Wed, 15 July 2009
Fishing seems to be a sport that you either love, or have nothing to do with. My father is a fisherman, and has been for most of his life. My husband also enjoys fishing during salmon season. It would be nice, though, if he caught a fish at some point.... Well, my kids love messing about in rivers and streams, as I'm sure most kids do. They have buckets and nets and kids' fishing rods. They also have the real thing. Infact, my youngest son, Robert, bought himself a tackle box with his pocket money. It is one of his treasures. Inside are various compartments for the little rubber worms, the shiny metal spinners, and the colorful floats. He proudly brought the box with him on our latest trip to Lake Roosevelt. I found it stuffed into the back of the car with the rest of the luggage. Well, it turned out that that little box was a very important part of the vacation. My brother took the three boys down to the beach each evening to fish. About the time that the sun was setting, the flies would start to come out, and the fish would start jumping. I would stay at the house with my mother and my daughter and play cards. The second to last evening, about the time that it was dark, I heard excited voices coming up the road from the beach. It was all the boys; they had caught a fish, and my goodness, they were celebrating.
Fishing vocabulary: spinners, floats, worms, to cast, hooks, the reel, bait, tackle.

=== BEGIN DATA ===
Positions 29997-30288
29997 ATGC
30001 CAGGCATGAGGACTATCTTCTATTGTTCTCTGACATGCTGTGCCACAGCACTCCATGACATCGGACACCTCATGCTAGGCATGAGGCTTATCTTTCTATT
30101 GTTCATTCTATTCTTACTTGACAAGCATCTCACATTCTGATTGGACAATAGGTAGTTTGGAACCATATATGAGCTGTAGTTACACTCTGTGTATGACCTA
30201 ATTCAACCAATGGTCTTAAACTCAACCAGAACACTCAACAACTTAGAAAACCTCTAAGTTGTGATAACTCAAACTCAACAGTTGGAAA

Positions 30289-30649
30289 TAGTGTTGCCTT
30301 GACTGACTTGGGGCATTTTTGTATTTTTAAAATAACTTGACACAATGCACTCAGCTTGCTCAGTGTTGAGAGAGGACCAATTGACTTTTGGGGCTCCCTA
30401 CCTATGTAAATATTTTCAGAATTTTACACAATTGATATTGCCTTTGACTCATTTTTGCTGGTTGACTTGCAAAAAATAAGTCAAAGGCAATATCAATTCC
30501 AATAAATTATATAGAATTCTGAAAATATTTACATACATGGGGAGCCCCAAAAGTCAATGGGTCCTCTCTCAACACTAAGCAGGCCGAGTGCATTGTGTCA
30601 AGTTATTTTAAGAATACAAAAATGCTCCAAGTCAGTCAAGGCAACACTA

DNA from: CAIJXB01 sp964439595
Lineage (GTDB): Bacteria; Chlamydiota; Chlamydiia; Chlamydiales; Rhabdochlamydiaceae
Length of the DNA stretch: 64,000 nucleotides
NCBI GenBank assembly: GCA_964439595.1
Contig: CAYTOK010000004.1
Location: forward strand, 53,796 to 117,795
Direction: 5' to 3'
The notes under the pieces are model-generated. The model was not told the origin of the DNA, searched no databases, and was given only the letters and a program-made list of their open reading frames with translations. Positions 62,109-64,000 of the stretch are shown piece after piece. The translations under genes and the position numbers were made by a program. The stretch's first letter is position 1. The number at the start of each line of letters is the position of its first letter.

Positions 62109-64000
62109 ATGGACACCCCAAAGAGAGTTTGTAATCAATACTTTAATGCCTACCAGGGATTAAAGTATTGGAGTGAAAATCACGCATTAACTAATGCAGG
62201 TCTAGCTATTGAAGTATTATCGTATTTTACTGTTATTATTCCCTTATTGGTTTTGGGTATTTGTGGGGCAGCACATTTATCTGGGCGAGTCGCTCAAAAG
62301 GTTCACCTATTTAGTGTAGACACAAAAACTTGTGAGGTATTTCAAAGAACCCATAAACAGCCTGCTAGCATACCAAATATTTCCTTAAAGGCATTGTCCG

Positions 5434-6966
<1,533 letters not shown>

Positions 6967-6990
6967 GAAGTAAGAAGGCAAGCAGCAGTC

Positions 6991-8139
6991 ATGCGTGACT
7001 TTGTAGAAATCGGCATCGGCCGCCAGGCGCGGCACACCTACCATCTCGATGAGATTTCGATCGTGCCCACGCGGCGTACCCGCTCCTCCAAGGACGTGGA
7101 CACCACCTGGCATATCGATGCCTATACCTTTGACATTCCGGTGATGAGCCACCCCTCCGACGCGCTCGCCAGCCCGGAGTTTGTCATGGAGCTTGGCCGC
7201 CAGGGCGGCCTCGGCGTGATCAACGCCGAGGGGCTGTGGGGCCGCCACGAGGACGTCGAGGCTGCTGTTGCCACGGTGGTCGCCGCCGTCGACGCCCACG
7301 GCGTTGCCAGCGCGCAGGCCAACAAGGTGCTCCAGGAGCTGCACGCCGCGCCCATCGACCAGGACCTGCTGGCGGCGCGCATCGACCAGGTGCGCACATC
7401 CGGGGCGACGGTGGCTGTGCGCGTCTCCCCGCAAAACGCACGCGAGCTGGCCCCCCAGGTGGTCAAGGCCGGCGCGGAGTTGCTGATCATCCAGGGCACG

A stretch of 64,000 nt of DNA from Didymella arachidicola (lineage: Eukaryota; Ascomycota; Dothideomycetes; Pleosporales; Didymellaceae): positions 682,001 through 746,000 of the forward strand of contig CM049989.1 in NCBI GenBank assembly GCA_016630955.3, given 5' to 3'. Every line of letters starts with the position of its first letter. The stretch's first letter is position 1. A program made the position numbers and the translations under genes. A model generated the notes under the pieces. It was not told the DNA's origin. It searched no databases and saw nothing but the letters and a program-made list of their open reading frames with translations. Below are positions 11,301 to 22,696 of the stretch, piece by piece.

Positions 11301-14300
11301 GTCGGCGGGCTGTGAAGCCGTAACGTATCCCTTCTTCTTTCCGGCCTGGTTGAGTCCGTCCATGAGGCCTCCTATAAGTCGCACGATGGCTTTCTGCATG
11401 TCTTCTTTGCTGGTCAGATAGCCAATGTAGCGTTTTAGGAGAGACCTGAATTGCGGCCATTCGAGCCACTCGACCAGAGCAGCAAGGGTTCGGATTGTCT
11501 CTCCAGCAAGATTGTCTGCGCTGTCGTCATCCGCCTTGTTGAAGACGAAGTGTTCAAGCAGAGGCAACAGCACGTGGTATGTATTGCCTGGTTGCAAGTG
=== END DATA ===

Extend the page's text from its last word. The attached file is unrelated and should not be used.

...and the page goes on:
When we went fishing, the fish didn't go for the worms, but for the spinners.
After I bought my new fishing pole, I cast out, and immediately I caught a salmon.
I would have caught the fish, but the reel got stuck. It didn't turn because there was a knot on the line.
Our fishing trip was hopeless. We had brought all the fishing tackle but we had forgotten the bait!
The fish was presented to me as if it were a box of treasure that had just been discovered. It was a rainbow trout, only about one pound in weight, but a great prize for the boys. They begged me to let them help clean the fish. "No problem," I said, "it's a good education." So, after washing the fish, we cut it open. Then the fascination for the insides of the fish could be seen on the childrens' faces. I asked them if they wanted to see what the fish had been eating. "Yes!" they cheered in unison. So I removed the fish's stomach and very delicately cut it open. Wow! It was completely full of flies. Infact, we could see that the fish enjoyed catching and eating one particular type of fly. They were very recognizable in the top of the stomach, and further down had become mashed and mixed up. It was very interesting. Then we continued to examine the intestines. The liver was obvious, but boring compared to the colon. I hope these details are not too disgusting for you, my dear podlisteners. My kids looked on in amazement while Robert ran the knife along the fish's colon and squeezed out the....um....the digested fish. "Eww!" they all said, like a little choir. That is the same expression as "Yuck" in the U.K. Well, we finished our gory examination, washed and wrapped the fish, and put it in the fridge. By the next morning, by the time the kids were awake, their uncle Richard had it on a plate, fried up with butter and lemon.
New vocabulary: in unison, to mash, gory, recognizable.
When I asked the boys who had broken the vase, they pointed at eachother and said, "He did it!" in unison.
To make the potato dish, the vegetable needs to be boiled and then mashed.
The film was too gory. There was too much violence, and blood and guts.
The criminal was barely recognizable. He had disguised himself very effectively.